K2: a Potential Therapy for Multiple Sclerosis Patients? (Lasemi et al.)

Although vitamin K participation in the brain pathology has not been fully explained, it is well known that oxidative stress has a critical role in neurodegenerative diseases. Further, Vitamin K2 was found to have beneficial effects on the nervous system – it seems to protect neurons and oligodendrocytes from oxidative injury and, in drosophila, it was shown to protect against mitochondrial damage, a pathology associated with Parkinson’s disease. Moreover, vitamin K2 can reduce inflammation and the consequences of autoimmune diseases, such as multiple sclerosis (MS).

Because of the potential role of Vitamin K2 in MS and the possibility that it may be associated with its clinical features, Austrian researchers decided to assess Vitamin K2 serum levels in MS patients in comparison to healthy controls and correlate these levels with clinical appearance, medication, and disability status in a new paper published in Wiener klinische Wochenschrift  (The Central European Journal of Medicine).

A cross-sectional study was performed in the area of Tehran, Iran. Overall, 45 MS patients (31 females and 39 of the relapsing-remitting type) and 29 healthy controls (19 females) were included in the analysis.

The vitamin K2 serum levels were more than three-fold higher in healthy controls as compared to MS patients (p< 0.001): healthy controls had a median level of 866ng/ml  compared to a median level of 196ng/ml  in MS cases.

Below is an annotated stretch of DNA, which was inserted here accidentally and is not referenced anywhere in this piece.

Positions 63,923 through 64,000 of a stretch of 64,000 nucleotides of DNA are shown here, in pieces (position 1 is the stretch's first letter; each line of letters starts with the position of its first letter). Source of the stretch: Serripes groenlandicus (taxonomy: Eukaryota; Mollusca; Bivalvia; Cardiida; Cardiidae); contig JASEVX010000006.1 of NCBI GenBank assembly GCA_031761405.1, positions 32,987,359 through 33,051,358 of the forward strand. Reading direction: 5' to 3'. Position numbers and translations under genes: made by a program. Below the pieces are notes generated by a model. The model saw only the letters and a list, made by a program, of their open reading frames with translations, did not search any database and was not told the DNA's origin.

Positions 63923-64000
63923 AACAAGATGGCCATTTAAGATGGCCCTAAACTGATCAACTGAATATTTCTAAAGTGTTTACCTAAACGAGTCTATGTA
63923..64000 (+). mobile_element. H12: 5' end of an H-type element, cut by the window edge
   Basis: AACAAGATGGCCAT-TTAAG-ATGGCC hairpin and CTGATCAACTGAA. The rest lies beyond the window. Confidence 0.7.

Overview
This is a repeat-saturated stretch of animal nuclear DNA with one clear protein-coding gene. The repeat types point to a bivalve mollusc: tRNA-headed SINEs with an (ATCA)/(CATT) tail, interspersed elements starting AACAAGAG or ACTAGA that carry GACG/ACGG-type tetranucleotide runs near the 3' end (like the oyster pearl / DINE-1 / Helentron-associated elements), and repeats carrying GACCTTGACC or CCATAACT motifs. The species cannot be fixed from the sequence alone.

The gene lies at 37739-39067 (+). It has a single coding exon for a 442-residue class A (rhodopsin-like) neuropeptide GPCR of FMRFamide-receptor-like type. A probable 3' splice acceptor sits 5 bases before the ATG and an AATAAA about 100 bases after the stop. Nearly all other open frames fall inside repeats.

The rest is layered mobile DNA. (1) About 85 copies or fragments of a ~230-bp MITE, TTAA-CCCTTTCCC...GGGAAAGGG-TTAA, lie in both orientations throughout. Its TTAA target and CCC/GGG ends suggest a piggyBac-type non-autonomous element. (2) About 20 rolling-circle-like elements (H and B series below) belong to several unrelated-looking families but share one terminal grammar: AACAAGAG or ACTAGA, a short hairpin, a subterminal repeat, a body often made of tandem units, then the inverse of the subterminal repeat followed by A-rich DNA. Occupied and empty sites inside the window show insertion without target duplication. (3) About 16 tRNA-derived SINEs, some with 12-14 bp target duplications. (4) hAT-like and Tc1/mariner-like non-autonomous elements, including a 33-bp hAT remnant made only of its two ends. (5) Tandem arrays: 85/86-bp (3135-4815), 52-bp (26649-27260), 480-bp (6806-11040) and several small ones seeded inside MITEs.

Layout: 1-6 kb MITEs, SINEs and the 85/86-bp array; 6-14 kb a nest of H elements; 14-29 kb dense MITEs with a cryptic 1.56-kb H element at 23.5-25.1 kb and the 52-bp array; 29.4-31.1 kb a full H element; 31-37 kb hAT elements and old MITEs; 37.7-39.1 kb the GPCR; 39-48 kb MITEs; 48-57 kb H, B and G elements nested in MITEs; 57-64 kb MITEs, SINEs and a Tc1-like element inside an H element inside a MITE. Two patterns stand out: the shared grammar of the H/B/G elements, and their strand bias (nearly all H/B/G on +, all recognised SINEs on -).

Female patients had significantly lower Vitamin K2 levels than males and a decrease with age by approximately 10% per decade was found. The Vitamin K2 levels were lower with increasing numbers of attacks per year and were higher in patients with optic nerve lesions.

The researchers concluded that the substantially lower levels of Vitamin K2 in MS patients could be due to depletion, lower production in the gut, diminished absorption or, less likely, reduced intake of precursor vitamin K1. The role of Vitamin K2 in MS development and progress deserves further study.

While this deserves further study, Dr. Katarzyna Maresz, president of the International Science and Health Foundation, is excited about the potential K2 can offer MS patients.

“MS can be a debilitating disease, but this research offers promise to those sufferers,” she says. ”Supplementation with Vitamin K2 very well might be beneficial for MS patient due do its role  as antidemyelinating and anti-inflammatory agent.”


Lasemi R et al. “Vitamin K2 in multiple sclerosis patients.” Wien Klin Wochenschr. 2018 Mar 2. doi: 10.1007/s00508-018-1328-x. [Epub ahead of print]

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